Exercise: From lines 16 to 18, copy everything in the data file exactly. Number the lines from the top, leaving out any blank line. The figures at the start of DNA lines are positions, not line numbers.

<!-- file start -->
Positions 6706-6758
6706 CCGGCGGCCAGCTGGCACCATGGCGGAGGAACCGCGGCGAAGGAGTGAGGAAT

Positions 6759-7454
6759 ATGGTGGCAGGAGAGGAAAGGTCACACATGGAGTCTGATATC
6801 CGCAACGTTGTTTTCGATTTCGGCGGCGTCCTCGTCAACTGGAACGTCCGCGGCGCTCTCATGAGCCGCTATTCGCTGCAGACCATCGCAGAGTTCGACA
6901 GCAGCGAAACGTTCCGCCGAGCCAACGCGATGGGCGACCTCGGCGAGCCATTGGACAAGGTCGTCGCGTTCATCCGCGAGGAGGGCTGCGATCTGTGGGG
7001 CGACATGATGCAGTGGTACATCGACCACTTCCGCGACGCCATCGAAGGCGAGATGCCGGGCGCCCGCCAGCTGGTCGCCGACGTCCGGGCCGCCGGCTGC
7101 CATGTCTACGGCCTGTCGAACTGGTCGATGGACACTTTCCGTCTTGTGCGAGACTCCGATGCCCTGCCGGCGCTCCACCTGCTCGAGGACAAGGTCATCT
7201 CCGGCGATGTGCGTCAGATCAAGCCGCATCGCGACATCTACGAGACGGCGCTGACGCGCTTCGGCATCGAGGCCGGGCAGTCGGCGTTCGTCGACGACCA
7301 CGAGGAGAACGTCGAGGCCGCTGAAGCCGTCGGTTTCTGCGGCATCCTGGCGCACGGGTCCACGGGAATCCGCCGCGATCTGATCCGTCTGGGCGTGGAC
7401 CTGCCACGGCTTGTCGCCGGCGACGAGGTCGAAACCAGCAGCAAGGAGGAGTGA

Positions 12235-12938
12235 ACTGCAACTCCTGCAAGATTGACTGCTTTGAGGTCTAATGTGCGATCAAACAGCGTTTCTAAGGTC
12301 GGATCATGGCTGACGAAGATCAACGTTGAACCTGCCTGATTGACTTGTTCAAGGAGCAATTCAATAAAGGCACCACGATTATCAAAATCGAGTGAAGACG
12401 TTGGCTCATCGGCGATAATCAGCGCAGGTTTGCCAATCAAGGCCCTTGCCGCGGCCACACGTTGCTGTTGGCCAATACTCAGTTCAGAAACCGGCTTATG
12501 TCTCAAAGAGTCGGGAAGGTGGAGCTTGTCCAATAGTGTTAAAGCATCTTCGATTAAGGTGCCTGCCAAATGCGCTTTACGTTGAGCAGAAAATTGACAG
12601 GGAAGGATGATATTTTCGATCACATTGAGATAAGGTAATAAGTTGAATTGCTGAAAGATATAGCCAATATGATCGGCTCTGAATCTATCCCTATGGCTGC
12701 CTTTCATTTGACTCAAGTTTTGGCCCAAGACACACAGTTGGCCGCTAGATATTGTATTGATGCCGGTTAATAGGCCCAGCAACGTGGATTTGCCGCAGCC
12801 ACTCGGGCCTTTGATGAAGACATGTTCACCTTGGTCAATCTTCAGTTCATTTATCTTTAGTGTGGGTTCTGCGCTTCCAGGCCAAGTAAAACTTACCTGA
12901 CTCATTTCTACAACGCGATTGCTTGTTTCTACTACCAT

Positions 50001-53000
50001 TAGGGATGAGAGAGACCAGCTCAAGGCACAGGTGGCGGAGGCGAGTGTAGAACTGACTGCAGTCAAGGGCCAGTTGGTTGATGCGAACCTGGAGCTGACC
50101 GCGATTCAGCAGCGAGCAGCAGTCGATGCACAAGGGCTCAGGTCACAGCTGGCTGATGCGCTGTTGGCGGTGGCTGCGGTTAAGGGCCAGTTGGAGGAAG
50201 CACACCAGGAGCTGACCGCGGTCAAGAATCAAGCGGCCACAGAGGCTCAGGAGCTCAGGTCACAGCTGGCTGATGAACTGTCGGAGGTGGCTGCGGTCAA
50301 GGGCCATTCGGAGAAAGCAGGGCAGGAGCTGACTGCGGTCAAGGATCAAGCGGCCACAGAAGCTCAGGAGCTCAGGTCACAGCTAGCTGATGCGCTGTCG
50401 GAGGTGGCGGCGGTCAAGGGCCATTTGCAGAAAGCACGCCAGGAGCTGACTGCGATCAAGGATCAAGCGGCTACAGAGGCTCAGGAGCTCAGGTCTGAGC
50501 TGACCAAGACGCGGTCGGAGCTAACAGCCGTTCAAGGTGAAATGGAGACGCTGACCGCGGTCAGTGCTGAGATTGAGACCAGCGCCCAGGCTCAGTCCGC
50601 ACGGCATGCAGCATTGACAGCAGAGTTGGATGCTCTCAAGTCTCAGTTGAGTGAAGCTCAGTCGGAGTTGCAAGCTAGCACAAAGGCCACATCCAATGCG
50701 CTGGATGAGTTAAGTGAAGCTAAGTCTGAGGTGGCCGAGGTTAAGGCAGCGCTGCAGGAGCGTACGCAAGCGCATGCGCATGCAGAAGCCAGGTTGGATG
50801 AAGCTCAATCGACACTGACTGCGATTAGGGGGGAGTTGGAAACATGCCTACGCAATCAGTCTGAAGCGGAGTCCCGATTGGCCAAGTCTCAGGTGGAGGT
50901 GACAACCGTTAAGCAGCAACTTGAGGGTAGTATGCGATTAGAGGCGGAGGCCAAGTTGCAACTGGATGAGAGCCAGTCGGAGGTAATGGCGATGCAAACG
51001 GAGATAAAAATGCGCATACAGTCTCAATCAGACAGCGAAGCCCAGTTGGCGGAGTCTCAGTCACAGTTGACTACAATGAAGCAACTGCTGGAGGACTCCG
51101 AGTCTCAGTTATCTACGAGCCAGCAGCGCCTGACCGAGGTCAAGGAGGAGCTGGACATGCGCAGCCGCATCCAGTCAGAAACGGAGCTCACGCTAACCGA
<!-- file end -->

12501 TCTCAAAGAGTCGGGAAGGTGGAGCTTGTCCAATAGTGTTAAAGCATCTTCGATTAAGGTGCCTGCCAAATGCGCTTTACGTTGAGCAGAAAATTGACAG
12601 GGAAGGATGATATTTTCGATCACATTGAGATAAGGTAATAAGTTGAATTGCTGAAAGATATAGCCAATATGATCGGCTCTGAATCTATCCCTATGGCTGC
12701 CTTTCATTTGACTCAAGTTTTGGCCCAAGACACACAGTTGGCCGCTAGATATTGTATTGATGCCGGTTAATAGGCCCAGCAACGTGGATTTGCCGCAGCC